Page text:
#1
given a jack, a king, a queen, an ace, and a ten, how many unique hands can you make? a hand must have at least one card and obviously no more than five. order matters.

examples:

Q
J A
A J
J K Q T
J Q K T
Q K T A J

are all unique hands. how many are there?

if you a programmer, you might be able to solve this by brute force. later questions on this topic will be impossible to answer by brute force.

side note: by the end of this thread i will demonstrate a method for calculating the number of unique shuffles in a 52 card deck and give the result.
i don't know why i feel so dry
#5
The benzo withdrawal's getting worse.
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#6
I could do this if I had a calculator but I don't know where mine is

The first question on my stats final two years ago was almost exactly like this though
cat
#7
Quote by guitarxo
I could do this if I had a calculator but I don't know where mine is

The first question on my stats final two years ago was almost exactly like this though
Poor excuse.
If you're on a computer and can't do maths because you don't have a calculator... (or a smartphone for that matter)

EDIT:
I don't know the answer I'm going to work through a guess...

5 one card possibilities
+
20 two card possibilities (each card can be combined with one of four others. 5*4 =20)
+
60 three card possibilities (each of the above two card possibilities can have one of three remaining cards added to get a three card possibility 20*3 = 60)
+
120 four card possibilities (each of the above 60 three card possibilities can have one of two remaining cards added to it to give cour card possibilities 60*2=120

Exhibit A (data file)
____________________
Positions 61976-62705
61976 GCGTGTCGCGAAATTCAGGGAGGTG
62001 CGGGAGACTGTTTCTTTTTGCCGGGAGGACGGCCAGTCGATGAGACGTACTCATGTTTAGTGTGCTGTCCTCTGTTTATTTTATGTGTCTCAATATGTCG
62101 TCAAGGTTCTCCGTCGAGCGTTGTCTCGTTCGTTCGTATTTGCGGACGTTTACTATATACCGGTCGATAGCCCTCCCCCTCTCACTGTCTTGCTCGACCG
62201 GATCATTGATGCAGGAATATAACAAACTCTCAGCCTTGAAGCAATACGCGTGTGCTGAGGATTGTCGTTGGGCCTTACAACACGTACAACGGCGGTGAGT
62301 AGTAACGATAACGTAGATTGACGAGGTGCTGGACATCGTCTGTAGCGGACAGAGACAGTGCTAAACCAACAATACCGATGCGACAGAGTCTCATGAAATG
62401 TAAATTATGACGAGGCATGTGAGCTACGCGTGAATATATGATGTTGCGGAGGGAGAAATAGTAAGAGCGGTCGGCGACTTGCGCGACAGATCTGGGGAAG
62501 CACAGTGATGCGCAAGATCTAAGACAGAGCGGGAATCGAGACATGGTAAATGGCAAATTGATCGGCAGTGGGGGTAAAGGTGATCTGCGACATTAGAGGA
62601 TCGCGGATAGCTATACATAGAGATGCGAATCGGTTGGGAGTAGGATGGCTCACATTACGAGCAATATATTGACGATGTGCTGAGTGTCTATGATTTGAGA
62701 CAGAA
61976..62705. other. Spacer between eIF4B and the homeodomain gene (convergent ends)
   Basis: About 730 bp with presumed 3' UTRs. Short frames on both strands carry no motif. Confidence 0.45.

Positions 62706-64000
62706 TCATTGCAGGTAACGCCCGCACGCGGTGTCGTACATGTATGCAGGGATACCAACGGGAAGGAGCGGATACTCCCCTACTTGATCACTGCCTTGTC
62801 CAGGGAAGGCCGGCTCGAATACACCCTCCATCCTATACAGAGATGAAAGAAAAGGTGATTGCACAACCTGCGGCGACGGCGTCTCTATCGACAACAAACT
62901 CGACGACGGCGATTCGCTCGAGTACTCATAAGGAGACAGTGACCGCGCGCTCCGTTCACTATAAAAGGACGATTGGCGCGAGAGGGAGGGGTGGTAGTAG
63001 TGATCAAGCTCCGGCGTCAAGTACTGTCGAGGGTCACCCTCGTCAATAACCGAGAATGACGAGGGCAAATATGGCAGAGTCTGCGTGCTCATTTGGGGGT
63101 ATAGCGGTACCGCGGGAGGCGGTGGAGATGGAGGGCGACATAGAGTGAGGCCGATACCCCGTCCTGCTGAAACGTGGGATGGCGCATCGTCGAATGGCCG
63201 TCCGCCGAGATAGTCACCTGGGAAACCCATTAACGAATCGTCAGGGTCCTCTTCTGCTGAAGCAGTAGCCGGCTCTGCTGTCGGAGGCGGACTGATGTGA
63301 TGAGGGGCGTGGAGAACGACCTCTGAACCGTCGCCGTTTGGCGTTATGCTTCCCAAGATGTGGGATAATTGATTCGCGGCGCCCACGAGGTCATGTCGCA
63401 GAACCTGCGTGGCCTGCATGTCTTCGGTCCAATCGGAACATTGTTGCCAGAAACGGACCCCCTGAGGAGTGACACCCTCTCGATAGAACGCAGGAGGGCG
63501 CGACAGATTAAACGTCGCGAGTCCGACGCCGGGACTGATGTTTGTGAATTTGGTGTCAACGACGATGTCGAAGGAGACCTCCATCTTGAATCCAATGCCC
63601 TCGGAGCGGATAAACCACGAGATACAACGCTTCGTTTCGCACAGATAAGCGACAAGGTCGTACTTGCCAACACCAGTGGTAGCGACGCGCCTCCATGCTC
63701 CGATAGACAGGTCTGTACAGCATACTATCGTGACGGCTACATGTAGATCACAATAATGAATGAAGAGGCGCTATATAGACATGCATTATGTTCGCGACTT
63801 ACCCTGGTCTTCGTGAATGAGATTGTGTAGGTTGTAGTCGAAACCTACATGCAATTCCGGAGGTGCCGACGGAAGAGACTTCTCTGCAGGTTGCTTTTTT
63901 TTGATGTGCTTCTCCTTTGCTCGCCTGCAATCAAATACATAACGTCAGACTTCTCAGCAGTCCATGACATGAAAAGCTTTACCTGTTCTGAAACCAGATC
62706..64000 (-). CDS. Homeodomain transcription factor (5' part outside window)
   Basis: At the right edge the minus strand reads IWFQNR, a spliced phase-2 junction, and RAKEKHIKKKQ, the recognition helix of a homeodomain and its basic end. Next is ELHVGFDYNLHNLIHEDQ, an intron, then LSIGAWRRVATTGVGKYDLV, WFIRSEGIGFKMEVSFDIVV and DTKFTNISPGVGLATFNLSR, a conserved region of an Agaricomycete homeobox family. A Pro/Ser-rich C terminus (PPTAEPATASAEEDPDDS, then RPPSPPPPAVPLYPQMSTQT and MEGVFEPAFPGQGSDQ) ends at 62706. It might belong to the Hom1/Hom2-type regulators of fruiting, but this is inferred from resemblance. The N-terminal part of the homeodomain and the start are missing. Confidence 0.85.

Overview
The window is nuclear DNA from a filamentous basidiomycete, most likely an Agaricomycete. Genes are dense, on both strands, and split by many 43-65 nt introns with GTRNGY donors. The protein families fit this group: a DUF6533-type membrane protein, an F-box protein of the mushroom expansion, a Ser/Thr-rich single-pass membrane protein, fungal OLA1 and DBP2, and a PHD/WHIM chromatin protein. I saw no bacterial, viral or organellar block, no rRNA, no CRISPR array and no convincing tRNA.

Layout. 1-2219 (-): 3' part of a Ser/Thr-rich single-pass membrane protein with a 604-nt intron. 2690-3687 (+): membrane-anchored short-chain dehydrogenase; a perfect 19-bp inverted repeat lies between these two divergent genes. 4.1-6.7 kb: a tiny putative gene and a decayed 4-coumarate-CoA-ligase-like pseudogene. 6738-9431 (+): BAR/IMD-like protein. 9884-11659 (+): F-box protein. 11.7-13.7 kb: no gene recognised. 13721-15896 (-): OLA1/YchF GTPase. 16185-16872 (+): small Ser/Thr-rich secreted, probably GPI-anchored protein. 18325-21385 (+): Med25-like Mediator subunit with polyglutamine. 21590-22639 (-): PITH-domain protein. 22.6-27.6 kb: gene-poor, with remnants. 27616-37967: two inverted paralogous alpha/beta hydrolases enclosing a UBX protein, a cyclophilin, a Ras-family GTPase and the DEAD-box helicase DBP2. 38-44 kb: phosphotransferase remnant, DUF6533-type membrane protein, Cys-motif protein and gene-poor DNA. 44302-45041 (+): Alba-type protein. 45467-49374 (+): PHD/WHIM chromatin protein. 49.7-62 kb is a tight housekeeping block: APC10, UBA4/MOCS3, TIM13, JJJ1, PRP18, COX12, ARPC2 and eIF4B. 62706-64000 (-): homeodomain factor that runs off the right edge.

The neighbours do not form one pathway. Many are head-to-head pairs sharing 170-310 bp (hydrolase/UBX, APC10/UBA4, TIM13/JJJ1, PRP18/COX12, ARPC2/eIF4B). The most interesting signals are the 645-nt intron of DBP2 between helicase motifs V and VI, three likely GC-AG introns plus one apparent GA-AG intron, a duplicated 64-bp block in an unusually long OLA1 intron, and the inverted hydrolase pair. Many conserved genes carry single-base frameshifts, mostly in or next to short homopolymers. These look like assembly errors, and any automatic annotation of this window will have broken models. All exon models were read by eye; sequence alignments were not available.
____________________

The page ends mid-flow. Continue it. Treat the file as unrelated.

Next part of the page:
+
120 five card possibilities each of the four card possibilities can have one possible remaining fifth card added to it 120

so 120+120+60+20+5 = 325?


I'm sure I've missed something...
Si
#9
using calculators on a computer sux though
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#12
Quote by 20Tigers
Poor excuse.
If you're on a computer and can't do maths because you don't have a calculator... (or a smartphone for that matter)

Well I know the principles of how to do it so I really don't care what the final answer is
cat
#13
skimed through it, didnt understand. imma stick to war or go fish.
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This thread topic is gold. I've been on this website for 8 years and I've never come up with anything like this. So yeah. Great job TS[457undead].
#14
Quote by guitarxo
Well I know the principles of how to do it so I really don't care what the final answer is



---------------
I edited my previous post and had a crack. Not sure if it's right though.
Si
#15
20T has done it. nice work.

that was the setup for the better question: given n unique cards, how many unique hands can you create with the same rules as before?

you will wind up with a tricky formula. there is a satisfying approximation involving the constant e.
i don't know why i feel so dry
#18
h(1) = number of unique 1 card hands
h(2) = number of unique 2 card hands
h(3) = number of unique 3 card hands
...
h(n) = number of unique hands with n cards

T = Total number of combinations

T=h(1)+h(2)+h(3)...+h(n)

h(1) = n

h(2) = h(1)*(n-1) = n(n-1)

h(3) = h(2)*(n-2) = n(n-1)(n-2)
...

h(n) = h(n-1)*(n-(n-1)) = n!

T = n + n(n-1) + n(n-1)(n-2)...n!

Yeah I'm giving up, at least for now. I'm pretty sure that if I sat at it long enough I would figure it out but it's been a looong time since I've done mathematics and I know this would take me a while because there's a lot I'd have to remember before I could get there. Maybe I'll come back to it when I have more time.

The number of ways a deck can be shuffled is 52!. It's not the same as the above scenario obviously because you will always have 52 cards. So that's just a factorial of 52. (i.e. 80,658,175,170,943,900,000,000,000,000,000,000,000,000,000,000,000,000,000,000,000,000,000)